Sure, you got a few movies here and there (Superman, Batman, Star Wars), but stuff like Guardians of the Galaxy, Suicide Squad, mother fracking CAPTAIN MARVEL??
There’s no way any of these things would have been remotely considered before the great geek revival of the mid to late 2000s — around the time when the MCU was just kicking off.
We should be grateful these awesome things are happening. We should be kissing the feet of every director and writer out there that decided that these wonderful characters needed to be shared with more people in this world. We should be happy that a few people out there care enough to bring these stories the recognition they deserve.
Because, let’s face it, traditionally geek culture has not been the coolest thing in the world. People used to look down on comic book geeks, bookworms, and sci-fi freaks with the most condescending looks. Like we were slimy virgins with no friends, and we’d always be slimy virgins with no friends.
But now, geek culture is widely accepted. Heck, it’s the most profitable demographic being mined in Hollywood right now. And I’m so grateful for that, guys.
I’m grateful that I can see Spider-Man swinging through New York City and saving innocent people from robbers and thugs. Wonder Woman finally getting the leading role she deserves and being able to empower young girls to realize that it’s not just a man’s world — women are just as strong and smart as men, if not more so. And I’m grateful that these movies have been so good.
Because, when you really think about it, none of the movies from the last decade based on comic or book properties have been terrible. Sure, the last few Spider-Man movies have been kind of a mess plot wise, and Man of Steel was a lot darker than most expected it to be, but no one can honestly say they were terrible. That implies a complete lack of watchability, and unless you just really hate watching thrilling, action-filled movies with great CGI, then you had no problem watching these films.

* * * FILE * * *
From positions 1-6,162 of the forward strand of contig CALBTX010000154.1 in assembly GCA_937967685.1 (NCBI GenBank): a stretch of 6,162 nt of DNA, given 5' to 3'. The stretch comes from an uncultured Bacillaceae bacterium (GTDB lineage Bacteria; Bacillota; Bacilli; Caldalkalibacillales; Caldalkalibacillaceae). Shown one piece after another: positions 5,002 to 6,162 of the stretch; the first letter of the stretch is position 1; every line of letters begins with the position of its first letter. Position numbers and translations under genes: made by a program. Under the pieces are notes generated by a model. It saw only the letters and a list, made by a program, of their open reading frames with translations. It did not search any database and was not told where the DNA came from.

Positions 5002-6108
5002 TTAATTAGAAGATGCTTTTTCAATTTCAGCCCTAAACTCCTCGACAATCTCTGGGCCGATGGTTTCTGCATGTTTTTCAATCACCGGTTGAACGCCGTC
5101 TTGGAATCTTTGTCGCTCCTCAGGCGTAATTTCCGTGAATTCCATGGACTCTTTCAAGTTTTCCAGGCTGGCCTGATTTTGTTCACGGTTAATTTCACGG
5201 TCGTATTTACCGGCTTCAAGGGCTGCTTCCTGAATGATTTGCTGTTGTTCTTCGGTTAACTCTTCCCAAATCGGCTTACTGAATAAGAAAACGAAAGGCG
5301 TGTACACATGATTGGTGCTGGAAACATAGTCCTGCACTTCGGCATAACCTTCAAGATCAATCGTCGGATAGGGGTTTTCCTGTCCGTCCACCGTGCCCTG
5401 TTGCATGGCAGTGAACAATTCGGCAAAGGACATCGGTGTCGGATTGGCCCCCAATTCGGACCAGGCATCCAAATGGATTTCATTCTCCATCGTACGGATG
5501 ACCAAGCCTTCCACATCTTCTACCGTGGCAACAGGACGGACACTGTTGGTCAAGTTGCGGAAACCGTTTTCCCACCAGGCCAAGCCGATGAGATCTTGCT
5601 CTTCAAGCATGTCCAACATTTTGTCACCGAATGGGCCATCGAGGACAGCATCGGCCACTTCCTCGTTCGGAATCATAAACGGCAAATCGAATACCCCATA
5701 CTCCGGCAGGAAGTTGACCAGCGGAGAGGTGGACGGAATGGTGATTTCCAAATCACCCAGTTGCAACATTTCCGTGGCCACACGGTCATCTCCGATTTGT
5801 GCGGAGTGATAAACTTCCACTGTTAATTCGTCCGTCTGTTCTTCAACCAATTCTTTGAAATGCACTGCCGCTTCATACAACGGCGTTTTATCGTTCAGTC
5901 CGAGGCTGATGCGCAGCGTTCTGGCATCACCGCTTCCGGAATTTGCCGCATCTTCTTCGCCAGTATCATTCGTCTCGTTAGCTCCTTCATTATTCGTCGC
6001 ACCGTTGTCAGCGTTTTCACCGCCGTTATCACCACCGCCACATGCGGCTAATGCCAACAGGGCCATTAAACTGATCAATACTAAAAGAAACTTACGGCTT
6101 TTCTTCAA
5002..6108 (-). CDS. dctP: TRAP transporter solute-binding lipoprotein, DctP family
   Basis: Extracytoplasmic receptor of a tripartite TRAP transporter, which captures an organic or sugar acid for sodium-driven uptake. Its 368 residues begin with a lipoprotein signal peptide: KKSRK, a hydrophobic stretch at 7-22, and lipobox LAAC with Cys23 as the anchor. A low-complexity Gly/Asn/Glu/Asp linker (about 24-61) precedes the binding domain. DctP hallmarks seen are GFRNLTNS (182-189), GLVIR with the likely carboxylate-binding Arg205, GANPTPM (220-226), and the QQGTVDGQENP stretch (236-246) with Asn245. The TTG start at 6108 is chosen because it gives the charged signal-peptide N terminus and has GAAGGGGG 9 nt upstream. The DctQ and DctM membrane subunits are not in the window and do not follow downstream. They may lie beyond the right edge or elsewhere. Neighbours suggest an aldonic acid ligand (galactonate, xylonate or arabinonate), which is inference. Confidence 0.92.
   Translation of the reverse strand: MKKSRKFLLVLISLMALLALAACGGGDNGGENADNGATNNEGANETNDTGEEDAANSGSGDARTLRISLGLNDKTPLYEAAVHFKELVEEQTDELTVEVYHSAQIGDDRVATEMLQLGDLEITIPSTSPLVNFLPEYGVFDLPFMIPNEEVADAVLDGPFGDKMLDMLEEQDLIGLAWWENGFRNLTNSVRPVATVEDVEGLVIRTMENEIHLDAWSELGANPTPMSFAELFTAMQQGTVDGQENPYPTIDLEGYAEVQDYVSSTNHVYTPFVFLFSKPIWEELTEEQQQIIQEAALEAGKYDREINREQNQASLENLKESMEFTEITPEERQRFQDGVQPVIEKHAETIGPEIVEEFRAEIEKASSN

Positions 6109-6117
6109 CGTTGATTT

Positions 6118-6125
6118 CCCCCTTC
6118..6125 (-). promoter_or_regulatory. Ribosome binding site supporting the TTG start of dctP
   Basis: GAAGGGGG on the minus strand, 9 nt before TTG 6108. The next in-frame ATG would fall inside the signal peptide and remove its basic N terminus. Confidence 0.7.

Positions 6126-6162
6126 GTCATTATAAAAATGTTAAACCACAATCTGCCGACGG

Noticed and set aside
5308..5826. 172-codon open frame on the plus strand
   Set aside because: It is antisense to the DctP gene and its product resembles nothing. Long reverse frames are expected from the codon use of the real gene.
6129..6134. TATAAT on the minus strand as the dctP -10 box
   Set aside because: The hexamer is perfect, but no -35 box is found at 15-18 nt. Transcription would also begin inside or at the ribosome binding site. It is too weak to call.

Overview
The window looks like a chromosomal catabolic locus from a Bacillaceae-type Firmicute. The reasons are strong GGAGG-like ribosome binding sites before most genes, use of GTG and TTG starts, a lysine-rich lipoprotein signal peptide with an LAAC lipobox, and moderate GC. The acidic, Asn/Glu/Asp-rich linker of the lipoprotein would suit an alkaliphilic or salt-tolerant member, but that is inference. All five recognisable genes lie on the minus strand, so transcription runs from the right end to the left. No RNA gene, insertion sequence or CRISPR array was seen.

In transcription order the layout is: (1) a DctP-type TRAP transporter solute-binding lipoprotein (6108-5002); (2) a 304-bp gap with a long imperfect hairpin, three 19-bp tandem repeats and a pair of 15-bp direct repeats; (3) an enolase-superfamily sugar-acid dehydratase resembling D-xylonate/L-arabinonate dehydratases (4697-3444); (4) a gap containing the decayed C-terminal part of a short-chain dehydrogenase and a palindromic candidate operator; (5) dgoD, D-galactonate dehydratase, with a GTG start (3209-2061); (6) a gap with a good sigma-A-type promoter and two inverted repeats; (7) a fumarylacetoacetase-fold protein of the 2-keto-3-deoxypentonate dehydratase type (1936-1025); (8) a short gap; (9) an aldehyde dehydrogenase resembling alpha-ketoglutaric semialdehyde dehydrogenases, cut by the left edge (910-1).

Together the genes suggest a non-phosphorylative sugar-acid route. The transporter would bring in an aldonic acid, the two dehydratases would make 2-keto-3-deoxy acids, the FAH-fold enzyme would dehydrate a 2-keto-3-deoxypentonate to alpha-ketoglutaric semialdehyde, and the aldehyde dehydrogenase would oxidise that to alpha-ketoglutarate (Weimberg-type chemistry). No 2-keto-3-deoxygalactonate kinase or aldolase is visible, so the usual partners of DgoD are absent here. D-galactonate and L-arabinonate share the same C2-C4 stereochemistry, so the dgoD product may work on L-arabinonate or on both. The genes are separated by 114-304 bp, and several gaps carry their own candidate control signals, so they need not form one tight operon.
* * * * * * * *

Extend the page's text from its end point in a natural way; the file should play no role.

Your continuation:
I remember the hate that followed the announcement of Heath Ledger as the Joker in The Dark Knight. You would have thought that someone had pulled out a picture of Bob Kane and laid a fresh one on it in front of millions of children dressed in Batman costumes.
People HATED that casting, and they let you know it, too. But Ledger turned out to be what many people consider the best Joker that ever lived. He completely crushed that role.
The same thing happened with Robert Downey, Jr.
Here was a guy that looked, acted, and even suffered some of the same vices that plagued Tony Stark in the comics, and people griped and grumbled about the choice to cast him as well. Now, three solo films and two Avengers films later, I can’t imagine anyone else ever playing that role as well as he did.
But that’s fine, because whoever ends up playing Iron Man in the inevitable reboot 10-15 years from now will probably crush it, too.
I know I’ve been rambling for awhile, but, honestly, it’s a problem to be so negative all the time.
So here are the big takeaways from all of this:
Praise the fact that we’re even getting these movies.
Stop being so jaded.
Don’t be so quick to judge.
Wait until you see the movie before you completely dismiss it.
I’ve become so worn out by the overwhelming negativity of everything lately that I’ve considered pulling the plug on my Internet usage for awhile. Maybe I will. I’d probably be a lot happier if I did.
It’s okay to have opinions. I don’t want this to come across as “don’t say what you think.” But share them when you have something to base them on. Not when all you have are a few blurry pictures, a 2 minute trailer, and your own jaded mentality.
Do you agree or disagree with me? Let me know your thoughts in the poll below!